Clean Energy Advocates Try to Keep the RES Hope Alive

Photo by Kate Sheppard.

Let our journalists help you make sense of the noise: Subscribe to the Mother Jones Daily newsletter and get a recap of news that matters.

The Senate is definitely not going to pass a renewable electricity standard before senators leave Washington this month. But Majority Leader Harry Reid gave some reason for hope that it might stand a chance in a lame-duck session post-election, noting at an energy forum earlier this month that an RES is “absolutely” under consideration.

Renewables advocates aren’t backing off the subject. On Wednesday, a coalition of clean energy companies, trade groups, environmentalists, and unions released an “action statement” calling for the Senate to pass the RES included in the energy bill Jeff Bingaman (D-N.M.) sponsored last year. That bill would require utilities to produce 15 percent of power from renewable sources by 2021.

Back when the Energy and Natural Resources Committee passed that bill in June 2009, renewable energy advocates lamented that the standard in that bill is actually less ambitious than the path that the industry is already on. Now, while the members of the RES Alliance for Jobs acknowledge that the Bingaman standard “isn’t perfect,” they argue that “it is the right RES to pass as a starting point at this moment of acute urgency.”

Here’s the official statement, signed by 21 companies, unions, and trade groups:

The US simply cannot afford to end the year without a national renewable electricity standard. Key renewable industries are seeing significant drops in manufacturing and major analysts and fund managers are downgrading the US’s renewable energy market potential. Meanwhile, investment overseas – particularly in China – is skyrocketing.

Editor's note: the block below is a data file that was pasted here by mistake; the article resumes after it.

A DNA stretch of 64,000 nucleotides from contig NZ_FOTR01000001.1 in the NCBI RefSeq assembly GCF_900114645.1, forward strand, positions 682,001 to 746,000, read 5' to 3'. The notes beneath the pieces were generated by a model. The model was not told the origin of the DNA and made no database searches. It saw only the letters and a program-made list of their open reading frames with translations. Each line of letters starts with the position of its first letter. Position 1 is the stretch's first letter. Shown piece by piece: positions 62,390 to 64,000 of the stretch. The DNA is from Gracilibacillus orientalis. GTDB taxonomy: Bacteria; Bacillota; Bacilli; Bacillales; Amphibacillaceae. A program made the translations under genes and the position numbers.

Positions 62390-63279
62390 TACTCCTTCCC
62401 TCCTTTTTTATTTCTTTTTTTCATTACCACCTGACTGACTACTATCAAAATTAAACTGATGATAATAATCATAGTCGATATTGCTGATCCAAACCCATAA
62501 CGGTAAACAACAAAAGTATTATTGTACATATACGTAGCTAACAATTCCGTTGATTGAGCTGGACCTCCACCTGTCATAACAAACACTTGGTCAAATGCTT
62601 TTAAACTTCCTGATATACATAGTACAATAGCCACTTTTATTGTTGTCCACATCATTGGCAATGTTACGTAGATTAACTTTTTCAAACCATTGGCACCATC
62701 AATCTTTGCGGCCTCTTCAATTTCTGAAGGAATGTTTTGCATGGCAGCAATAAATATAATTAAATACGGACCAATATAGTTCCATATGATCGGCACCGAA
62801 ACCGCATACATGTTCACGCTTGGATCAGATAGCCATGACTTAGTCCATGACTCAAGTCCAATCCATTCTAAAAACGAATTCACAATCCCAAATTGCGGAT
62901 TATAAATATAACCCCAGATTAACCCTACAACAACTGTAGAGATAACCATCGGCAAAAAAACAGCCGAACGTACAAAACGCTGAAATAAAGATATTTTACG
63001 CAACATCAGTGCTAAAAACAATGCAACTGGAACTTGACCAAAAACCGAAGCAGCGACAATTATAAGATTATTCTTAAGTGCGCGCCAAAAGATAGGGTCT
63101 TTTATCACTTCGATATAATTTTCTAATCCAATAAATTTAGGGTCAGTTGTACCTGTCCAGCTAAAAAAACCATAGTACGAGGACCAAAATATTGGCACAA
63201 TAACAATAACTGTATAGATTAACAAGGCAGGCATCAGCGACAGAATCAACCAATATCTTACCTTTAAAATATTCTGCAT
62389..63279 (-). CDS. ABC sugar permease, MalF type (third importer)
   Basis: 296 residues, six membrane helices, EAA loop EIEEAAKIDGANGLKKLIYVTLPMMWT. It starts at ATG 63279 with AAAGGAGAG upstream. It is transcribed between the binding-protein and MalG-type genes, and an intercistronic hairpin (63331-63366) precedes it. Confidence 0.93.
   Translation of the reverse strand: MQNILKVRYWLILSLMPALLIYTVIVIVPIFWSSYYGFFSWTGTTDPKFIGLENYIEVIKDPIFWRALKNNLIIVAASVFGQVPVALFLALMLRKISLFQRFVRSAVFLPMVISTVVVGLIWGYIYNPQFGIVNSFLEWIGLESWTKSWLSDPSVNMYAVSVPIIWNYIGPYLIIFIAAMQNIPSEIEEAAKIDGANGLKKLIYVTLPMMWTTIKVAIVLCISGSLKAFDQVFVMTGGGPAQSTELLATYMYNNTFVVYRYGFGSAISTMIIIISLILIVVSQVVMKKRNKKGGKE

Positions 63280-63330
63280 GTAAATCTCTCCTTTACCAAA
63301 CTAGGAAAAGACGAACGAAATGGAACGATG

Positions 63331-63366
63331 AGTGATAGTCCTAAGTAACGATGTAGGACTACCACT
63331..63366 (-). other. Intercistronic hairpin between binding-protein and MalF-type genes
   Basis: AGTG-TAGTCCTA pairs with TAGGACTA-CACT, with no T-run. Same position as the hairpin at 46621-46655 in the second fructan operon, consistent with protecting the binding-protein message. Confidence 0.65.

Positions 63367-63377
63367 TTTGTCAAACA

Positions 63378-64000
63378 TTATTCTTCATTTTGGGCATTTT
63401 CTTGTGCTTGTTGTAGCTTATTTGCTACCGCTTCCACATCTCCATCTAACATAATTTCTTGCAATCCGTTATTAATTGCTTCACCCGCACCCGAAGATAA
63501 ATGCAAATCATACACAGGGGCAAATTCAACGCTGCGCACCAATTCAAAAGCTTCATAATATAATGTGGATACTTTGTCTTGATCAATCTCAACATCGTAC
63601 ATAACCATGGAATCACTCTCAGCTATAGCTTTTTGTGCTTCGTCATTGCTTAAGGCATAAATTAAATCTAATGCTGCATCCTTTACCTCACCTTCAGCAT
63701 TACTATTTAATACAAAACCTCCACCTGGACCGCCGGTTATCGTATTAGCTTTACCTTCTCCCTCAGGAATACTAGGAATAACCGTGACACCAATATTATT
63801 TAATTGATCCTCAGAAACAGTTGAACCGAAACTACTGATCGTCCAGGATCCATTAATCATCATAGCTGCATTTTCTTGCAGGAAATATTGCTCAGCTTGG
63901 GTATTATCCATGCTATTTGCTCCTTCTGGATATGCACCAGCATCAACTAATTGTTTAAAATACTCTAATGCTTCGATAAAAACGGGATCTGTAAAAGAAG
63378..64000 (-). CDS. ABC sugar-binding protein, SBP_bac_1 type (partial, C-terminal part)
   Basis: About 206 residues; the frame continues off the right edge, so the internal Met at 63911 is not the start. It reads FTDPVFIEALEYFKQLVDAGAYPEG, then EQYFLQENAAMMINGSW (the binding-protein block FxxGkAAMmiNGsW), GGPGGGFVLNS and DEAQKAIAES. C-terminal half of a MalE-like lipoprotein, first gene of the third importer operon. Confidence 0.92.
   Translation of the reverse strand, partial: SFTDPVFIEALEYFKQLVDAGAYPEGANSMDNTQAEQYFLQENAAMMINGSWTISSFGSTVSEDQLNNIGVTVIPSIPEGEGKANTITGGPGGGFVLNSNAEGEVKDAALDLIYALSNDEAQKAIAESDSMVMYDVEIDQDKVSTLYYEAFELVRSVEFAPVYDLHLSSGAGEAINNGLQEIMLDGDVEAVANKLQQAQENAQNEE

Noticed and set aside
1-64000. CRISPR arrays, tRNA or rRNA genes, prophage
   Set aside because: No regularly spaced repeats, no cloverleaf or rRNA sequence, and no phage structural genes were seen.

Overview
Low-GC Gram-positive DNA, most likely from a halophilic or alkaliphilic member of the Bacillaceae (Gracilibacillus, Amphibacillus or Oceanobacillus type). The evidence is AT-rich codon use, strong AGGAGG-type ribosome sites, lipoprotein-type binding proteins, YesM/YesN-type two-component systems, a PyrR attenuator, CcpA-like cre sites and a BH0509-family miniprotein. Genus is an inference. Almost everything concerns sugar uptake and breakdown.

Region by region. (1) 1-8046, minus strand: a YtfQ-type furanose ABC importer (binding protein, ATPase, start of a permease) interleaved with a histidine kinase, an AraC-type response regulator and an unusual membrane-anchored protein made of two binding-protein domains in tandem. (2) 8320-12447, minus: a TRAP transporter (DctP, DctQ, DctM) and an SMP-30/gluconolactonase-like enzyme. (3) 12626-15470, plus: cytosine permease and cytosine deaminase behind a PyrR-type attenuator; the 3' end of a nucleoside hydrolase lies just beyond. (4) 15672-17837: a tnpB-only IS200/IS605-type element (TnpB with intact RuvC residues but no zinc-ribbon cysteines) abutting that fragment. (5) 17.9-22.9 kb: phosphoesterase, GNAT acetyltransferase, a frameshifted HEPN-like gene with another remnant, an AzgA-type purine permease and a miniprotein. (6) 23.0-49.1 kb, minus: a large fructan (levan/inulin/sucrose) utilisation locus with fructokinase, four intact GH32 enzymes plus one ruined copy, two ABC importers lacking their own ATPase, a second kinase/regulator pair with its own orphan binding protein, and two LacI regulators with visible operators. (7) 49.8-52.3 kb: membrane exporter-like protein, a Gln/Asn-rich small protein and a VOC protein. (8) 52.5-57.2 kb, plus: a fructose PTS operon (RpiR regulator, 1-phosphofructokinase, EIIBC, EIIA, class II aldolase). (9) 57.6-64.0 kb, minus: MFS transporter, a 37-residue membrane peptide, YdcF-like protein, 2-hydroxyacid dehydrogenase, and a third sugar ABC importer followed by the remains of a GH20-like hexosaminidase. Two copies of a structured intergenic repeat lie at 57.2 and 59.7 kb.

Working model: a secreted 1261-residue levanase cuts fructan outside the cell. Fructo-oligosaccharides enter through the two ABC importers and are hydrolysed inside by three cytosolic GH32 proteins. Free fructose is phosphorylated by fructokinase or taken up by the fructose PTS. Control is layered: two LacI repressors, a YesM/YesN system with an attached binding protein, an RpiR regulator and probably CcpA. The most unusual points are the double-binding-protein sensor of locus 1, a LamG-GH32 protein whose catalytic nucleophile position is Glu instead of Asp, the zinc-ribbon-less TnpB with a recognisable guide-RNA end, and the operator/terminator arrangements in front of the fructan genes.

The RES has strong, bipartisan support in the American public and clear bipartisan support in the US Senate, and will protect tens of thousands of jobs across the US. The RES passed in 2009 by the Senate Energy and Natural Resources Committee isn’t perfect, but it is the right RES to pass as a starting point at this moment of acute urgency.

We urge the Senate to move forward on that RES as soon as possible this fall, to protect the American clean energy jobs we have, provide a long-term signal to manufacturers looking to make significant capital investments and restore America’s competitive position in this crucial industry.

More Mother Jones reporting on Climate Desk


Headshot of Editor in Chief of Mother Jones, Clara Jeffery

It sure feels that way to me, and here at Mother Jones, we’ve been thinking a lot about what journalism needs to do differently, and how we can have the biggest impact.

We kept coming back to one word: corruption. Democracy and the rule of law being undermined by those with wealth and power for their own gain. So we're launching an ambitious Mother Jones Corruption Project to do deep, time-intensive reporting on systemic corruption, and asking the MoJo community to help crowdfund it.

We aim to hire, build a team, and give them the time and space needed to understand how we got here and how we might get out. We want to dig into the forces and decisions that have allowed massive conflicts of interest, influence peddling, and win-at-all-costs politics to flourish.

It's unlike anything we've done, and we have seed funding to get started, but we're looking to raise $500,000 from readers by July when we'll be making key budgeting decisions—and the more resources we have by then, the deeper we can dig. If our plan sounds good to you, please help kickstart it with a tax-deductible donation today.

Thanks for reading—whether or not you can pitch in today, or ever, I'm glad you're with us.

Signed by Clara Jeffery

Clara Jeffery, Editor-in-Chief

payment methods

We Recommend